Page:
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Pope is unsparing in analysis of sex-abuse scandal

December 20, 2010

In a powerful address to the Roman Curia, looking back across the year 2010, Pope Benedict XVI said that the explosion of the sex-abuse scandal across Europe had gravely damaged and humbled the Church. He encouraged all prelates to ponder why and how it had happened, and what lessons could be learned.

Each year the Roman Pontiff meets with officials of the Roman Curia in mid-December for an exchange of Christmas greetings. The Pope’s address to the Curia has come to be regarded as one of the major papal policy statements of the year.

[The full text of the papal address is available in our library.]

Pope Benedict devoted most of his speech to the sex-abuse scandal. Reflecting on the damage, he said:

We must accept this humiliation as an exhortation to truth and a call to renewal. Only the truth saves. We must ask ourselves what we can do to repair as much as possible the injustice that has occurred. We must ask ourselves what was wrong in our proclamation, in our whole way of living the Christian life, to allow such a thing to happen. We must discover a new resoluteness in faith and in doing good. We must be capable of doing penance. We must be determined to make every possible effort in priestly formation to prevent anything of the kind from happening again.

The Pope argued, however, that the misdeeds of priests, while reprehensible, should be seen in “the context of these times in which these events have come to light.” He said that the prevailing attitudes of the 1960s and 1970s broke down the moral consensus against sexual exploitation. Citing the rise in child pornography, sexual tourism, and drug trafficking, he said that moral standards had broken down. The problem was regrettably allowed into the Church, Pope Benedict continued:

It was maintained-– even within the realm of Catholic theology-– that there is no such thing as evil in itself or good in itself. There is only a ‘better than’ and a ‘worse than.’ Nothing is good or bad in itself. Everything depends on the circumstances and on the end in view. … Morality is replaced by a calculus of consequences, and in the process it ceases to exist.

The Holy Father began his address by citing the words of the Advent liturgy, imploring God to stir up his power and come to save his people. Those prayers, he remarked, were probably composed during a time of turmoil, as the Roman Empire was collapsing. The Christians of that era, he said, witnessed the “disintegration of the key principles of law and of the fundamental moral attitudes underpinning them.” They were shaken by a series of major natural disasters. In short their times were much like our own.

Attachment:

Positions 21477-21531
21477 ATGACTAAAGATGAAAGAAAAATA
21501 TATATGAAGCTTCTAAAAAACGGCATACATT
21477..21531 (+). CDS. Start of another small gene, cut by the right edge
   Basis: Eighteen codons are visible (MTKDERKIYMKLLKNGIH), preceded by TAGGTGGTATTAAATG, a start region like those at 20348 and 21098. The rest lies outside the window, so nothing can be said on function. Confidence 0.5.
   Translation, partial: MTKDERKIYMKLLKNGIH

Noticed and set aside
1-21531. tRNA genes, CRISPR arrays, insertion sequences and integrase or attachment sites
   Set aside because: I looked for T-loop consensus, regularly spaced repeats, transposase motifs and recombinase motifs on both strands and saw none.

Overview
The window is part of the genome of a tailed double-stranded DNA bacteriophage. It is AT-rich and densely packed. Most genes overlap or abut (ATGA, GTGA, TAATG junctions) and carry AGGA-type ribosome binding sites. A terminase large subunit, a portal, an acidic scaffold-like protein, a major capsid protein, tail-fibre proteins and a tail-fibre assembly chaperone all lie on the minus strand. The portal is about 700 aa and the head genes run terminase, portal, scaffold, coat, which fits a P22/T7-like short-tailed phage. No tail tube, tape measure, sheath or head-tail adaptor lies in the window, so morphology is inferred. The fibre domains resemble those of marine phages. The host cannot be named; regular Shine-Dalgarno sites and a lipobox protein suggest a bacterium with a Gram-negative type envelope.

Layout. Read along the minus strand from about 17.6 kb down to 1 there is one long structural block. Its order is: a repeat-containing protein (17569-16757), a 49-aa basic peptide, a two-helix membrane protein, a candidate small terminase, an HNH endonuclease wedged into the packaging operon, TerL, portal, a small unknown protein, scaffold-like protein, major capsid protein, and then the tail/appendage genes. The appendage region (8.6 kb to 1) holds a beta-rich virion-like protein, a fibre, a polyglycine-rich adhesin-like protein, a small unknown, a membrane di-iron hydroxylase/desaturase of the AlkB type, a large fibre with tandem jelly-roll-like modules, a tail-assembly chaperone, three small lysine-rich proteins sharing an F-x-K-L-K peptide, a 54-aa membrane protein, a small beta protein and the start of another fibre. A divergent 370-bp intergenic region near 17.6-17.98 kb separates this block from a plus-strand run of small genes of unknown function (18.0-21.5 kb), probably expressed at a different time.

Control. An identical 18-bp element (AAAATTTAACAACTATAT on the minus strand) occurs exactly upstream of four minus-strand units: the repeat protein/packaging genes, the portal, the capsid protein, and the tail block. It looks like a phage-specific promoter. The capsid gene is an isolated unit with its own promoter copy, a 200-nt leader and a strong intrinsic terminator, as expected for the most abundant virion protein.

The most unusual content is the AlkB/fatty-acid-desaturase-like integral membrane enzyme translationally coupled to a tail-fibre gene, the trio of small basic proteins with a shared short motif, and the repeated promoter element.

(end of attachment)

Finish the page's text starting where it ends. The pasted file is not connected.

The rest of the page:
So, the Pope said, Christians today should renew those prayers as Christmas approaches, asking for God to bring new light and life to his Church. “Let us ask him, then, to wake us from the sleep of a faith grown tired, and to restore to that faith the power to move mountains–- that is, to order justly the affairs of the world,” the Pope said.

Looking back across 2010, Pope Benedict recalled how the Year for Priests had helped clerics to gain a new appreciation for the beauty of their vocation. It was especially painful, he observed, when ugly revelations came at the close of that year. He recalled that “to a degree we could not have imagined, we came to know of abuse of minors committed by priests who twist the sacrament into its antithesis, and under the mantle of the sacred profoundly wound human persons in their childhood, damaging them for a whole lifetime.”

The Pope was unsparing in his condemnation of the abuse. He quoted at length from a mystical vision of St. Hildegard of Bingen, who said:

For my Bridegroom’s wounds remain fresh and open as long as the wounds of men’s sins continue to gape. And Christ’s wounds remain open because of the sins of priests.

The Pope mentioned, too, that this time of reckoning is a good moment to offer thanks to all of the people who have offered their help to victims of abuse, and sought to obtain justice and support for them.

Pope Benedict’s address to the Roman Curia touched on a few other topics as well. He spoke about the Synod of Bishops for the Middle East, and the steady gains in relations with the Orthodox world. “Even if full communion is not yet granted to us,” the Pope commented, “we have nevertheless established with joy that the basic form of the ancient Church unites us profoundly with one another.”

The situation in the Middle East is troublesome in other respects, the Pope said, especially because of the violence against Christians there and elsewhere in the world. Christians, he said, “are the most oppressed and tormented minority.” He called upon world leaders to “put a stop to ‘Christianophobia.’”

The Pope also mentioned his trip to Great Britain, and repeated the message that he had proclaimed there: that a great society based on a Christian culture cannot thrive apart from its Christian roots. He mentioned with pleasure the beatification of Cardinal John Henry Newman, and said that Cardinal Newman offers a valuable witness to contemporary society, because he understood that the most important aspects of life are those that concern the soul, and that the search for truth is inevitably linked with the search for God.


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